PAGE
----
LBJ School students gain work experience across policy sectors | LBJ School of Public Affairs | The University of Texas at Austin

Students from the LBJ School have the opportunity to personalize their career paths through real-world, hands on experience. In fact, the school requires a 400-hour minimum internship placement in a policy-related position to complement students’ academic training and offer exposure to a variety of career options and opportunities.

This summer is no different, and LBJ School students are gaining work experience across policy sectors…

Crime and Criminal Justice

Ryan Carlino (MPAff ’19)

Also pictured: Bailey Gray (Dual LBJ/Social Work)

Ryan is spending his summer as a policy associate with the Texas Criminal Justice Coalition (TCJC), which works to advance solutions that transform the adult and youth justice systems to support families and foster safer communities. He said, ““My internship has provided me with an invaluable experience to apply the research, writing and analytic skills that I learned my first year at LBJ to on-the-ground issues.”


"I have also noticed that LBJ alumni are everywhere in the state, and people in the policy world are very receptive and excited to work with LBJ students.”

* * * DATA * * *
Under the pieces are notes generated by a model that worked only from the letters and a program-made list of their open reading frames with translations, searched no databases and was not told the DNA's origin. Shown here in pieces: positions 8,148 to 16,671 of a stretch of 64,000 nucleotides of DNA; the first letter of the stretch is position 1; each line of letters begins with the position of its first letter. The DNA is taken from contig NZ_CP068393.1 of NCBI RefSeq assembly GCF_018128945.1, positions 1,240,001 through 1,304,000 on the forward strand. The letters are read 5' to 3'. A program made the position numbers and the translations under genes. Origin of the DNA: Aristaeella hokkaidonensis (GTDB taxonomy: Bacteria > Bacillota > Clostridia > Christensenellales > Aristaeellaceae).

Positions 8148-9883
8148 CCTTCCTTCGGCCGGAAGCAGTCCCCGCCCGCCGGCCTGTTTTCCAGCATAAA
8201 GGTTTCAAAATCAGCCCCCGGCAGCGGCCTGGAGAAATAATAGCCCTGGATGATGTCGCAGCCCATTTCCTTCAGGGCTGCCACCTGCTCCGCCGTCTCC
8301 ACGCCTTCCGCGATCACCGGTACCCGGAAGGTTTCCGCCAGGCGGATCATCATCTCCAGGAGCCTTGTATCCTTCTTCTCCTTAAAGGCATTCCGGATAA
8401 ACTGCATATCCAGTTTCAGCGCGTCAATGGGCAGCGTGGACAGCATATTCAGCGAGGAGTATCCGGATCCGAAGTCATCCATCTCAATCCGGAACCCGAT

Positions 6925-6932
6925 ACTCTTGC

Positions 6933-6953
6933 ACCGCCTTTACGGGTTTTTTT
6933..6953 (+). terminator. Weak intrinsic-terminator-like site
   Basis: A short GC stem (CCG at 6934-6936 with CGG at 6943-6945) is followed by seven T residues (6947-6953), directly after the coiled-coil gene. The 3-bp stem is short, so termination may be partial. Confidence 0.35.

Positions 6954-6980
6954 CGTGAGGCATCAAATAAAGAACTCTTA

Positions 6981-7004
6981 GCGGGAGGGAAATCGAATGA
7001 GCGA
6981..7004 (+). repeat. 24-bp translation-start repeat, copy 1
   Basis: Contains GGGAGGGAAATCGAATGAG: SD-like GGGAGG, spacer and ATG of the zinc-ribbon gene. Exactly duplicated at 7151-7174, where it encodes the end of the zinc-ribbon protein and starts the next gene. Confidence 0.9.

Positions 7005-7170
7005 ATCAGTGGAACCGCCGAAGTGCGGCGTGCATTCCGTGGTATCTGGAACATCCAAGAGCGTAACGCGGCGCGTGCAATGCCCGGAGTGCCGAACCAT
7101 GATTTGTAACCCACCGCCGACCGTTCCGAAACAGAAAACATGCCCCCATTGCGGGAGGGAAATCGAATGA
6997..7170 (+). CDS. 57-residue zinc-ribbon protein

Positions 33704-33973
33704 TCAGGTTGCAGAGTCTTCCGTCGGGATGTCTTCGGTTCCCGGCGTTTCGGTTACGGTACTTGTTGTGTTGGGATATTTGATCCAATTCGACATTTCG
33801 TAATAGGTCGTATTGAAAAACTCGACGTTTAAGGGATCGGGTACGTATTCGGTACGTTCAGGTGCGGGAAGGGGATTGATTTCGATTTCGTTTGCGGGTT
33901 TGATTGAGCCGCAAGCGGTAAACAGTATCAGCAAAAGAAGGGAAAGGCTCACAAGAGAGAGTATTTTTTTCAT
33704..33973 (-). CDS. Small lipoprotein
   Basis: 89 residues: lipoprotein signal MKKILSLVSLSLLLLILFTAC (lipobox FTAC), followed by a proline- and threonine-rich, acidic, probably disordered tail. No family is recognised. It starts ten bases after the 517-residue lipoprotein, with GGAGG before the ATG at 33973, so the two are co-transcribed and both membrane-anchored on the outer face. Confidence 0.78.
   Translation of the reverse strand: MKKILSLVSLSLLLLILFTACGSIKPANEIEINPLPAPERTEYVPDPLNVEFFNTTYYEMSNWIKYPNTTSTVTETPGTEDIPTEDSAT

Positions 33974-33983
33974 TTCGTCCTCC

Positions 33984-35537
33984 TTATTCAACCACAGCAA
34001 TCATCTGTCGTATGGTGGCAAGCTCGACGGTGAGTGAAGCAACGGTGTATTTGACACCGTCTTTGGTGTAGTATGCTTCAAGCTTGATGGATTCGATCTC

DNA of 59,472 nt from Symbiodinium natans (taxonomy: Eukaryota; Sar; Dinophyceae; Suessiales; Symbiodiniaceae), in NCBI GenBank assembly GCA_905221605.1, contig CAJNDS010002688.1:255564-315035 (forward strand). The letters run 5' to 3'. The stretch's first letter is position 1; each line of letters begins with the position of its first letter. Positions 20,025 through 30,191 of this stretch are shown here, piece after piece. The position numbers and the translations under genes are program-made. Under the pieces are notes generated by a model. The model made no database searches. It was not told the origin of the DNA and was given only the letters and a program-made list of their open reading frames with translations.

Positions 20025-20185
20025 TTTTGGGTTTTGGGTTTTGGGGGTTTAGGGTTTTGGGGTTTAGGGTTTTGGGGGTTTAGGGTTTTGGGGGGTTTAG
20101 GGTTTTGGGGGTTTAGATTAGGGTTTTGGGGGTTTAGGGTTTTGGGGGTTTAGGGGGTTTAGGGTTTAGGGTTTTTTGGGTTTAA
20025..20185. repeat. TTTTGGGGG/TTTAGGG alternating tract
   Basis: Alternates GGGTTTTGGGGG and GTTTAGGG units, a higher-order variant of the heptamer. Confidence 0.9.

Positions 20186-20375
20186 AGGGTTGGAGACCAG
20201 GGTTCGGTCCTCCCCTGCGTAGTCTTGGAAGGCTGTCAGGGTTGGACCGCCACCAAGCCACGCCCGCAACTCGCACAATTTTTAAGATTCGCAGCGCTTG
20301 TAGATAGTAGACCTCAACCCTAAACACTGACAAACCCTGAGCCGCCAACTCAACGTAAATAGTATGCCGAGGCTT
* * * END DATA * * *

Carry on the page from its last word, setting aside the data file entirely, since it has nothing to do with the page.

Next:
"I am writing a policy report about LGBTQ people in the Texas criminal justice system. As of right now, no comprehensive report on the challenges and issues LGBTQ people face in relation to the justice system in Texas exists, so this could be groundbreaking research,” Ryan said. “I have gained a deeper understanding of the criminal justice policy world in Texas, met some amazing, inspiring people, and hopefully will contribute to policy-making in a meaningful way. I have also noticed that LBJ alumni are everywhere in the state, and people in the policy world are very receptive and excited to work with LBJ students.”

Development

Melanie Levine (MPAff DC Fellow ’18)

 

Find your #mondaymotivation with DC Fellow Melanie Levine (MPAff ‘18). Melanie, a graduate fellow with the @worldcocoafoundation, says of her experience: "The World Cocoa Foundation is a dynamic global non-profit that works at the nexus of public and private sectors to make transformational change in the cocoa supply chain. We focus on environmental and social sustainability issues in the sector, with a special focus on tackling farmer livelihoods issues, fighting deforestation, and eliminating child labor. Since my professional background has been centered around development projects through U.S. government contracts, this private sector exposure has been very enlightening. I am inspired by the commitments that many global food companies have made to improve the way cocoa is sourced - especially in West Africa. This summer I am writing a research paper about opportunities and challenges for cocoa sector investment in Colombia - a country with high cocoa production potential that has yet to be tapped due to years of conflict and influence by the illegal drug industry. Investment in sustainable cocoa could be a key driver to improve rural livelihoods across Colombia, and I will explore this further over the next five months."